Have you ever seen this image?
It’s a stunning representation of the cross-references in the Bible from a guy named Chris Harrison. There’s a similar visual aiming to highlight contradictions in the Bible (most of those don’t stand up to much scrutiny). It’s not new, I first posted about it back in 2010, but it serves as an illustration of my point here.
I’ve been thinking a bit about preaching — and just to be clear, I’m not wanting to position myself as a master of the craft here. Not at all. But I have a growing set of pebbles in my shoe regarding the way we tend to see the task of preaching within churches who claim we’re shaped by the Bible. These pebbles include the assumptions we bring to the task of interpreting the text (exegesis), to the speech-act of transmitting the text, and to how we see it as a living and active word within the life of a church community shaped both by the text, and by the God who speaks through it, while shaping us as receivers of his word by his Spirit. I’ve written about my issues with the sacred cow of expository preaching — especially when it is reduced to transmitting content (locution) rather than speaking in a way that aims for the text’s persuasive intent (perlocution).
As I ponder the task of preaching, and its place in the life of the plausibility structure — the community — that is the church, I see a huge part of the task of the preacher in the modern church as giving people back their Bibles, in the hope that our communities will become what Stanley Hauerwas described as a “community of interpretation” or a “community of character” — one that puts flesh on the bones of the story of the Bible as it rehearses and performs it together in the world.
Why giving people back their Bibles? Well, because I reckon the modern Protestant church, for all its original protestations against the Catholic Latin Mass has been systematically removing the Bible from the hands of its people — both reducing it from narrative (and ancient literature) into a series of propositions and axioms that fit a modern grid, and by using it as a weapon to justify a range of abusive behaviours; from domestic violence, to abuse, to cover ups, to racism, to the mistreatment of people whose experiences see them operate as sexual minorities — the Bible has been used to prop up worldly power structures, even literally, as a prop weapon wielded by Donald Trump on the steps of a church after his militarised security personnel tear gassed a bunch of divine image bearers.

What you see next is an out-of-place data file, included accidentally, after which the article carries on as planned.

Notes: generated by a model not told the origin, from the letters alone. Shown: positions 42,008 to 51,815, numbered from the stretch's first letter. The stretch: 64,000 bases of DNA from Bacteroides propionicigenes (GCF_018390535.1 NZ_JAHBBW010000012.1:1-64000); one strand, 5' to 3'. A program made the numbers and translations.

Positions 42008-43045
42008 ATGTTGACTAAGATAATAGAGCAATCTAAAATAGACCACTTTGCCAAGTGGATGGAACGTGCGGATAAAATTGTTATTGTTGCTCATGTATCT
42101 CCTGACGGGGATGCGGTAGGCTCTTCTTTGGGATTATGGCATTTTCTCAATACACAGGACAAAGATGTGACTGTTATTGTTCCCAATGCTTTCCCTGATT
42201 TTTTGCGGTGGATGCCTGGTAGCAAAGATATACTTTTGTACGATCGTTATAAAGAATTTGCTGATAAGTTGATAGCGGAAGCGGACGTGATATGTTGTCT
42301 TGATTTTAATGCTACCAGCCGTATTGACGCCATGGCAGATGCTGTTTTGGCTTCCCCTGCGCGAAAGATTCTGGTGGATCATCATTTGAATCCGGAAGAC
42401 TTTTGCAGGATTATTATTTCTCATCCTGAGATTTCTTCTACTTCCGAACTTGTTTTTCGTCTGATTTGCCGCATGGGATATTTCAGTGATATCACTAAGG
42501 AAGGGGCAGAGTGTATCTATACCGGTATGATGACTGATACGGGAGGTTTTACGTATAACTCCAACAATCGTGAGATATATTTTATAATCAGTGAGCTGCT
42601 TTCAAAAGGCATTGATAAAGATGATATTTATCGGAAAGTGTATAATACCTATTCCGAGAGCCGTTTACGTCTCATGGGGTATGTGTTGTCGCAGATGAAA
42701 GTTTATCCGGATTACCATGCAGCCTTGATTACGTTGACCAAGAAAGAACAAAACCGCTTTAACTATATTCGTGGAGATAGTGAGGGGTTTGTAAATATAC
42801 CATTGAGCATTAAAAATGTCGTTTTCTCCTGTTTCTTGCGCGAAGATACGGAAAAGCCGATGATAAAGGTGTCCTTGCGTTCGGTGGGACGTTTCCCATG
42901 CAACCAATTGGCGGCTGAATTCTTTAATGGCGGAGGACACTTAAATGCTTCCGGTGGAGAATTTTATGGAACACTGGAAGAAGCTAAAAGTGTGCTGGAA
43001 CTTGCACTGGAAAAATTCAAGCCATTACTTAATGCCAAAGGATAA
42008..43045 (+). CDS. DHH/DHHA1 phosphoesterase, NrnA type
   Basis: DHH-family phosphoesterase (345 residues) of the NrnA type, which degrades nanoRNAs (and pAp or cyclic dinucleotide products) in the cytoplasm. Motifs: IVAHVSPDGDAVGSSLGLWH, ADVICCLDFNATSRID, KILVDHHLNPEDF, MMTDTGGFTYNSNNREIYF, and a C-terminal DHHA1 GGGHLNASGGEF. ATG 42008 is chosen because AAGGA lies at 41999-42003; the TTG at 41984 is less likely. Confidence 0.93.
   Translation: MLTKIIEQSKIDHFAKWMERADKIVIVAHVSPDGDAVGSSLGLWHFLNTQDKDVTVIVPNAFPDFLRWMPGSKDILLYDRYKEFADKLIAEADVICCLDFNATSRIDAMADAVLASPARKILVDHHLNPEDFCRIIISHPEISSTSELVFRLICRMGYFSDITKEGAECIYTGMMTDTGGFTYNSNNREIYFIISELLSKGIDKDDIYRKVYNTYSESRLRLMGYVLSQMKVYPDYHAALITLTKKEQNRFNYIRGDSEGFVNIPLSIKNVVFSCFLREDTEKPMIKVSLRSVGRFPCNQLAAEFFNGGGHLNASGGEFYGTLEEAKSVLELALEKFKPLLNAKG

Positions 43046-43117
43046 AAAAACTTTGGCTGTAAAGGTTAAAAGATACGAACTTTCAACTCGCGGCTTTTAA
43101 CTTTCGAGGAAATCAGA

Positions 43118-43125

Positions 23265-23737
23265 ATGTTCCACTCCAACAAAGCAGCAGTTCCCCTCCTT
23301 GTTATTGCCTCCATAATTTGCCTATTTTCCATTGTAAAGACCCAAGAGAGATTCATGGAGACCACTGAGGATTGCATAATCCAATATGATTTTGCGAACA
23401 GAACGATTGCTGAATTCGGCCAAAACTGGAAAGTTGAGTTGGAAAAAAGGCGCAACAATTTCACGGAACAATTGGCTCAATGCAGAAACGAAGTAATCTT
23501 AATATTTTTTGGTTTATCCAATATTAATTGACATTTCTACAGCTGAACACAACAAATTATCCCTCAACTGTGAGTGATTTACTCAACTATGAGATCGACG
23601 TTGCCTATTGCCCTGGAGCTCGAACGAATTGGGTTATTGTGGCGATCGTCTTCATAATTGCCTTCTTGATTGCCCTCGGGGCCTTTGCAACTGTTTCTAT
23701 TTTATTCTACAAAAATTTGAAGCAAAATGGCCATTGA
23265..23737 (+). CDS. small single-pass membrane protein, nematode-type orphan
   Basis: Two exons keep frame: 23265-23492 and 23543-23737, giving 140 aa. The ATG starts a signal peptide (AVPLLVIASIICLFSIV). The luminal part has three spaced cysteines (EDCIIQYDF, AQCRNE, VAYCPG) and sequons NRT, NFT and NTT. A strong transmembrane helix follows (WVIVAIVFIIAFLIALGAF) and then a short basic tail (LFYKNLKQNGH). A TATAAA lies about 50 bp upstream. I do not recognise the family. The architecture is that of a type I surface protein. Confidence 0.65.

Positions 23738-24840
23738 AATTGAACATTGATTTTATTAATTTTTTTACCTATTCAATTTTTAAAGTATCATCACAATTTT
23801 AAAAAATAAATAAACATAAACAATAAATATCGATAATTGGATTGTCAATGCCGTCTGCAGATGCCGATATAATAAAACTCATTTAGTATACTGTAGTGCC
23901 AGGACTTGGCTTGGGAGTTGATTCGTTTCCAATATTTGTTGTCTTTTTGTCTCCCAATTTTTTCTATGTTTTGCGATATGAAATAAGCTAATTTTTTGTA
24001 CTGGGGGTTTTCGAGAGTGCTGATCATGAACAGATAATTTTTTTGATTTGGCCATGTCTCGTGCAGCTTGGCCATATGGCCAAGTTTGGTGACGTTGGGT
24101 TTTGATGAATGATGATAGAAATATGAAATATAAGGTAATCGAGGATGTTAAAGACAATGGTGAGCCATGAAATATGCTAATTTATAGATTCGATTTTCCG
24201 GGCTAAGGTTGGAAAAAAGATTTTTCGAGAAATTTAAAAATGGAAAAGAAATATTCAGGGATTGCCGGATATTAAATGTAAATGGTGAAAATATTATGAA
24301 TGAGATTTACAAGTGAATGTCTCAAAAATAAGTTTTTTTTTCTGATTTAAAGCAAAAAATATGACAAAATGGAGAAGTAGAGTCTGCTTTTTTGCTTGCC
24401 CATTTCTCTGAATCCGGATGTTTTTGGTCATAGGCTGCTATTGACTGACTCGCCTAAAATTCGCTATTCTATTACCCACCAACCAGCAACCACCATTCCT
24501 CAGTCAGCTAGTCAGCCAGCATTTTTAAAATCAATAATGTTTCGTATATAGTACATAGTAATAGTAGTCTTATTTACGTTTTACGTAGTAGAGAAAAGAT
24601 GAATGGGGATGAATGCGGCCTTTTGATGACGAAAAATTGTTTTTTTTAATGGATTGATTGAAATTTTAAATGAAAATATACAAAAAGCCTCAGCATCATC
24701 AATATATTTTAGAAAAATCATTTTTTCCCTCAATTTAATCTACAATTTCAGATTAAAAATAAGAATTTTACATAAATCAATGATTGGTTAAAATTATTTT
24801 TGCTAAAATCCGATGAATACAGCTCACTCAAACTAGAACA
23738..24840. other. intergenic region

So often the word of God hasn’t been used as a sword to cut us — including, and perhaps especially, the powerful — to the heart and cause us to repent by turning to God and finding life in his kingdom, but as a weapon wielded by powerful people with sinister agendas. Recent decisions by ‘courts of the church’ in conservative denominations in the United States — and no doubt, upcoming decisions in our own denominational settings — have effectively undermined the Bible’s goodness, and its function as God’s living and active word. And the progressive arm of the church has not helped here, in its attempts to deconstruct the power of these oppressors it has often deconstructed the power of the Bible itself, through critical scholarship that secularises the process and content of the Bible, or fragments the unity we see in the visual above, and through various models of interpretation that don’t simply prioritise the perspectives of marginalised communities in the modern world, but risk colonising the text through the eyes of just a different ‘enlightened, capitalist, liberal’ western viewer.
And whatever side of the conservative/progressive spectrum one comes from — there’s an overwhelming cacophony of information out there seeking to debunk, prove, or educate the reader — it’s not uncommon for me to have a member of my congregation fact checking my sermons on wikipedia, or via a sneaky google, in real time.
This stuff isn’t just ‘out there’ — the debates aren’t just happening in the abstracted ivory towers of the academia, or on Twitter. These descriptions of the modern world aren’t just things I’ve read about, but realities I have to grapple with every time I open the Bible to teach from it. Maybe this speaks more to my context, but I’m preaching every week to people who had overbearing or abusive fathers, who’ve experienced family violence justified by Biblical texts, who’ve been in spiritually abusive contexts or constructs and are trying to recover, rather than deconstruct, women who’ve been subject to various forms of purity culture or the patriarchal sense that they are lesser, or that faithfulness looks like “mothercraft,” and sexual minorities who’re trying to pursue faithful obedience to God in church settings where God’s word has been used to justify their parents cutting them off from their family, to attack their choice of language to describe their experience and attempts to faithfully steward their hearts, minds, and bodies in obedience to Jesus, and their choice of cake colour.
The Bible has been used as a weapon, and this has often been a function of people not grasping the richness, complexity, and unity of the Bible’s story. It’s often done through ‘clobber passages’ or proof texting in ways that produce trauma, and a variety of trauma responses when someone with institutional authority says ‘the Bible says’…